What strikes me as odd (and I’m no US history expert by any means) is that we had the Republicans pushing for stronger federal laws, while the Democrats were fighting for State sovereignty. This tells me that one of two things happened. Either both parties got really confused over the slavery issues and abandoned their foundational platforms of federal sovereignty vs state sovereignty, or the experience of the Civil War transformed the parties into switching roles in the twentieth century. Today, we have two divided parties and it is getting harder to tell how they differentiate in their political values. They spend a lot of time trash talking the other party and the competitors within their own party as well.
Have we gotten this way in our church as well? There used to be much clearer distinctions between different denominations. On the positive side, I think we have all mellowed out a little from senseless competition and learned to work together. In some circumstances the trash-talking about other pastors or congregations still happens I’m sure, but in the light of our common struggles, it has been downplayed as of late. I think the real problem has been the values of our churches that have been lost in translation between the generations, and part of that can be seen in the lack of participation in younger people.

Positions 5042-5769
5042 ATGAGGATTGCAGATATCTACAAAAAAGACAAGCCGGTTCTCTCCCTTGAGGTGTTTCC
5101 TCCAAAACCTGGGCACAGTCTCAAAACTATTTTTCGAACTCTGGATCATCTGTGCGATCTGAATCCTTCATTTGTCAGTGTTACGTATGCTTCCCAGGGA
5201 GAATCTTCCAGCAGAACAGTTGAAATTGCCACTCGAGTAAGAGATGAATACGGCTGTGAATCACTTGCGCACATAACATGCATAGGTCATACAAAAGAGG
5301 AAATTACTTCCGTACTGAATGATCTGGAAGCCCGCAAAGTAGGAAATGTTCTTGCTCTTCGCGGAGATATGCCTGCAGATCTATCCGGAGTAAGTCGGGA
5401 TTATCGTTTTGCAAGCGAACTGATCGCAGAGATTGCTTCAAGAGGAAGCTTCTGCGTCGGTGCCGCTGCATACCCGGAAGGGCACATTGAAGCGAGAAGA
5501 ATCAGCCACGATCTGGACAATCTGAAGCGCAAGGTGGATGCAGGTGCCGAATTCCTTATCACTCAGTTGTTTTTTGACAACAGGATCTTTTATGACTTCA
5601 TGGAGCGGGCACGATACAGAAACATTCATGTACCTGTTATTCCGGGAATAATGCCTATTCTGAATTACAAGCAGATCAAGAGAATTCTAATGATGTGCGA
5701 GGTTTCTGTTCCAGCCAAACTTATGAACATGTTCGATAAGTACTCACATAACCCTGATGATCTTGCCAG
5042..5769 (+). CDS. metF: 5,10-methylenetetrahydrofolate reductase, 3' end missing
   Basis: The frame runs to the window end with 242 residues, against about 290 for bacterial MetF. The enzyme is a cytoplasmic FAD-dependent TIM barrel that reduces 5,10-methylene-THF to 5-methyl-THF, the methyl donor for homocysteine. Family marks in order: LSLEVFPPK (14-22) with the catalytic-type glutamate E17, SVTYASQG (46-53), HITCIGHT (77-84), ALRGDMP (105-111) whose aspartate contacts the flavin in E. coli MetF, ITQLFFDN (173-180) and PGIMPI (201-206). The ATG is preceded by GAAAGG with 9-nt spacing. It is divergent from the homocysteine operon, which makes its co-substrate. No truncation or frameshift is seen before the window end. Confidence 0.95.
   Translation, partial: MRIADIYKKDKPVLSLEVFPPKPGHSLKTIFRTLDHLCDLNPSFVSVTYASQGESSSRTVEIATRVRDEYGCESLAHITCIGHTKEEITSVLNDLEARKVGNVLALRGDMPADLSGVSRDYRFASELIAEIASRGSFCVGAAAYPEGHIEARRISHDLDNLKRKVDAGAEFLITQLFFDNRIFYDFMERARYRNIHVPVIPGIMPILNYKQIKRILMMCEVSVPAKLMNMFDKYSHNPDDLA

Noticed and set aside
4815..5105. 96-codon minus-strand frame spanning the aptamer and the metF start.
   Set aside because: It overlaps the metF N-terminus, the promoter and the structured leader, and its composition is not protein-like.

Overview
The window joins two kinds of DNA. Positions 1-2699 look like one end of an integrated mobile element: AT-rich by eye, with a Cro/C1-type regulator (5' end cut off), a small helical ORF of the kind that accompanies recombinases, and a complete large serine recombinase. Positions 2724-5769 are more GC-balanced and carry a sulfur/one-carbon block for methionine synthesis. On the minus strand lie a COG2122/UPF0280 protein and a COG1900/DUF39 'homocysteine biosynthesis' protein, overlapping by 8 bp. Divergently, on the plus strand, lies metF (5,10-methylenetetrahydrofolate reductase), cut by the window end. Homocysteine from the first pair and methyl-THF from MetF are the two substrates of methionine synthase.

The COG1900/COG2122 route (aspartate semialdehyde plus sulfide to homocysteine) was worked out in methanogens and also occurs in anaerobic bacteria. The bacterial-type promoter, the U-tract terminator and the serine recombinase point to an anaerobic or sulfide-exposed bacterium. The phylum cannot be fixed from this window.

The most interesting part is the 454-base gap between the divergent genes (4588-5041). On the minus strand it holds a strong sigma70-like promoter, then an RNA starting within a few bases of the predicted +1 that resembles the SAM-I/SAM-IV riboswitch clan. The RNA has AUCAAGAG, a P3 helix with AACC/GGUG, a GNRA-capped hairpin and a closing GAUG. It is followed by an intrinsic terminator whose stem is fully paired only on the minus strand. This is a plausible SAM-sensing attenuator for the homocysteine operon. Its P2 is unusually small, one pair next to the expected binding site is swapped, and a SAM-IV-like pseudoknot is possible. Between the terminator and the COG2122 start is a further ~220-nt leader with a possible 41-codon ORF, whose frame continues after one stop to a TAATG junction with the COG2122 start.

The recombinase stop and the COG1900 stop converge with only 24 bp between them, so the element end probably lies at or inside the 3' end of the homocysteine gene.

For instance, 100 years ago, you were expected to be in church every Sunday, somewhere, if at all possible, if you were going to call yourself a Christian. There was something about church attendance that was tied to salvation. Then, someone came along and told people that it wasn’t true, that attending church did not mean you were saved - which is true. But what some people heard from that criticism of the church attendance practice was that attending church was not valuable - so they stopped attending church and decided to worship God on their own, in their own way. That may well have been the start of the modern agnostic movement, though I doubt it was intended to be such.
Over the years, fewer and fewer of those values were passed down and new values were brought in by younger people who either inherited leadership without any real training or who left churches to start their own. Today there are very vocal acknowledgements made to being rooted in scripture, although that is often not articulated well, and the importance of our more recent church history is downplayed to a place of sentimentality about how parents and grandparents raised us, or the glory days of our time in church youth group. Either way, we can name the things we think we should do in church, but we cannot say why. We do not really understand, and thereby don’t truly value these aspects of church, so we are unable to pass them on… and the process continues.
The other concept that feeds this problem is our understanding of spiritual gifts. In our hyper-individualistic society it is now considered normal to believe that God created us all entirely unique and our spiritual gifts by which we serve God are different for every person. Again, there is some truth in this. We are unique people, uniquely gifted in many ways… yet the Apostle Paul felt compelled enough to write several lists of gifts that we have in his letters. These are not exhaustive lists, but they are fairly inclusive lists - in the sense that they represent broader categories that all of our uniqueness can find homes in. Or, in other words, they represent values in ministry. Teaching, preaching, administration, healing, encouragement, etc… these are all values that the early church had and that Paul sought to pass on to the next generation of Christians in all these churches he helped start.